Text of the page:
Posts Tagged ‘AT&T’

AT&T Buying T-Mobile US – Thoughts

Thoughts on AT&T’s proposal to buy T-Mobile – Karl Denninger and Robert Scoble, & Brett Arends

One bad company buying another: AT&T buys TMobile (Verizon forced this marriage!)

AT&T Wifi Box in Starbucks store in San Mateo

You all know I really despise AT&T, even though I continue paying them thousands of dollars per year for three cell phones. Since getting my Verizon iPhone I haven’t dropped a call and I can actually hear the other party. Steve Gillmor got one on Friday and, wow, what a difference. Not to mention that the world’s toughest dead zone: Devil’s Slide is non-existent for AT&T and TMobile, but works the entire way on Verizon for me.

TMobile is even worse. It doesn’t have enough coverage. My entire neighborhood, which includes some of the houses of the richest VCs, not to mention VPs from Apple, HP, and other places, has NO TMobile Coverage. This isn’t back waters of some flyover state. It’s 13 miles from the tech center of the world (at least until Beijing takes over later this decade).

CNBC just announced AT&T is buying TMobile’s US business for $39 billion. More details flowing in on Google News and even more over on Techmeme. That’s one way to get more bandwidth to try to serve iPhone users better before they all realize Verizon has a better network.

I think this COULD be a good thing, if they fill in some of the numerous dead zones and get us better service. I’m stuck with AT&T because I need to head to Europe every few months and AT&T’s iPhone is better there. Also because in other places AT&T does have better coverage, and its data is faster and also I can use data while talking, which really isn’t that big a deal for ME anymore (since I have two phones, I solved that problem).

Anyway, does one bad company buying another make a good one? I guess we’ll see.

Yes, I know I might get crap for calling these companies bad companies, but I’ve paid AT&T thousands of dollars over the last few years. I’ve earned that right.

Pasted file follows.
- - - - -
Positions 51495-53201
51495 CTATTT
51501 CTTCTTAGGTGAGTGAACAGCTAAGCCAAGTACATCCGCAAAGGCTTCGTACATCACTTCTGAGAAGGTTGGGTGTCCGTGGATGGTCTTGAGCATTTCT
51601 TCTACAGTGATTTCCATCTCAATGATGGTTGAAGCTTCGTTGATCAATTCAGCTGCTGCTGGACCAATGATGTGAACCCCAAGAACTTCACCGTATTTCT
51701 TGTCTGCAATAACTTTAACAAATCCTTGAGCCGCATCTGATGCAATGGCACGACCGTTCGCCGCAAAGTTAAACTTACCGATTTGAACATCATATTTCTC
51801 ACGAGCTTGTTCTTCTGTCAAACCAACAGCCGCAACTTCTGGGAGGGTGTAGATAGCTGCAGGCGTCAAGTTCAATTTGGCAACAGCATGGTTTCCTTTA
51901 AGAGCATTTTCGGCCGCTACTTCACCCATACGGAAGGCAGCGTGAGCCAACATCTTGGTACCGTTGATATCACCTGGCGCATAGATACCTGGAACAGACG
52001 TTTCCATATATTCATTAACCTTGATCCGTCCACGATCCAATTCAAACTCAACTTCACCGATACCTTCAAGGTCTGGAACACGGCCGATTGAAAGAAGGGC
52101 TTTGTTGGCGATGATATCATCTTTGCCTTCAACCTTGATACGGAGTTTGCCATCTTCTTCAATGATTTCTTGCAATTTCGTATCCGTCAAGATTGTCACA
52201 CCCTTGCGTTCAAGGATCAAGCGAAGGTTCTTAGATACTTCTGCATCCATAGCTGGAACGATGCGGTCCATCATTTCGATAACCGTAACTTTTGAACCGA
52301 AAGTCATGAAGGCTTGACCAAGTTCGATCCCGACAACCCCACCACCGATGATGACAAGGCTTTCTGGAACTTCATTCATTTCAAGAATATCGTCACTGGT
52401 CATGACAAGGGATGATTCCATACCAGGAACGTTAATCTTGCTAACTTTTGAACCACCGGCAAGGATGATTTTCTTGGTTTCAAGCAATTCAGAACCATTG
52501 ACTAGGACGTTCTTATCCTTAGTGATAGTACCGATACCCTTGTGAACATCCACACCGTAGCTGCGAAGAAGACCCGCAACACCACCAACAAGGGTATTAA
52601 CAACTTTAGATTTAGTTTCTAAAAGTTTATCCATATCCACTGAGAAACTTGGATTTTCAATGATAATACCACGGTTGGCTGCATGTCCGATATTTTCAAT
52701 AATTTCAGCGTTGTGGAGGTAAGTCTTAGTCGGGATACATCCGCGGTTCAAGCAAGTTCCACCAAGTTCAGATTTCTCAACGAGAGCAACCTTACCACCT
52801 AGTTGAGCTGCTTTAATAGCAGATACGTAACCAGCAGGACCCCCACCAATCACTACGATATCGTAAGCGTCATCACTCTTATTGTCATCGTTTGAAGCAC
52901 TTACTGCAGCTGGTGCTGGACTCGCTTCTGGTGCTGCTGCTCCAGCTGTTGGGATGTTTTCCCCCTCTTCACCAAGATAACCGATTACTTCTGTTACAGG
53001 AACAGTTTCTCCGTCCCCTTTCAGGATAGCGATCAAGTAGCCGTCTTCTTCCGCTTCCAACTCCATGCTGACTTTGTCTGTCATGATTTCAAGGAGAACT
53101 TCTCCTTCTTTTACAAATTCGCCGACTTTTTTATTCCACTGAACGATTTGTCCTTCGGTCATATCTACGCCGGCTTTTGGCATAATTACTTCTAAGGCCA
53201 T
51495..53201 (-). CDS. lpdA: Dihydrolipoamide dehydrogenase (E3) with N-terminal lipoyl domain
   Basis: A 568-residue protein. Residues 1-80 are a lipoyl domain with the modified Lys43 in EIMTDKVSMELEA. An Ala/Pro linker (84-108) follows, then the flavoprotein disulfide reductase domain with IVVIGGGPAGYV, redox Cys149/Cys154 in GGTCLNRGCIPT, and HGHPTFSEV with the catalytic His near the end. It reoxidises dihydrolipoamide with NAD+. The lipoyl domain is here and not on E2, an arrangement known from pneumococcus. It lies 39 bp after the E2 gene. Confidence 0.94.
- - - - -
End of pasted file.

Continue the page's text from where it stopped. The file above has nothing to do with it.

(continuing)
Speaking of which, why didn’t they just spend that $39 billion making a better network? Oh, do I love capitalism sometimes.

This is a forced marriage due to Verizon finally getting the iPhone. If that hadn’t happened AT&T would have continued


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The Big Things That Matter

The Big Things That Matter

Courtesy of PAUL CRAIG ROBERTS writing at CounterPunch

I write about major problems:  the collapsing US economy, wars based on lies and deception, the police state based on “the war on terror” and other fabrications such as those orchestrated by corrupt police and prosecutors, who boost their performance reports by convicting the innocent, and so on.  America is a very distressing place. The fact that so many Americans are taken in by the lies told by “their” government makes America all the more depressing.

Often, however, it is small annoyances that waste Americans’ time and drive up blood pressures. One of the worst things that ever happened to Americans was the breakup of the AT&T telephone monopoly. As Assistant Secretary of the US Treasury in 1981, if 150 per cent of my time and energy had not been required to cure stagflation in the face of opposition from Wall Street and Fed Chairman Paul Volcker, I might have been able to prevent the destruction of the best communications service in the world, and one that was very inexpensive to customers.

The assistant attorney general in charge of the “anti-trust case” against AT&T called me to ask if Treasury had an interest in how the case was resolved.  I went to Treasury Secretary Don Regan and told him that although my conservative and libertarian friends thought that the breakup of At&T was a great idea, their opinion was based entirely in ideology and that the practical effect would not be good for widows and orphans who had a blue chip stock to see them through life or for communications customers as deregulated communications would give the multiple communications corporations different interests than those of the customers. Under the regulated regime, AT&T was allowed a reasonable rate of return on its investment, and to stay out of trouble with regulators AT&T provided excellent and inexpensive service.

Secretary Regan reminded me of my memo to him detailing that Treasury was going to have a hard time getting President Reagan’s economic program, directed at curing the stagflation that had wrecked President Carter’s presidency, out of the Reagan administration.  The budget director, David Stockman, and his chief economist, Larry Kudlow, had lined up against it following the wishes of Wall Street, and the White House Chief of Staff James Baker and his deputy Richard Darman were representatives of VP…
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WSJ: The iPhone, Net Neutrality and the FCC

WSJ: The iPhone, Net Neutrality and the FCC

Wsj_logo 

Courtesy of Andy Kessler 

AT&T’s Picturephone, shown at the 1964 World’s Fair, was a huge flop. Apple’s new iPhone 4, announced this week, has a front-facing camera for video chats. It might succeed, except that AT&T isn’t providing enough bandwidth capacity.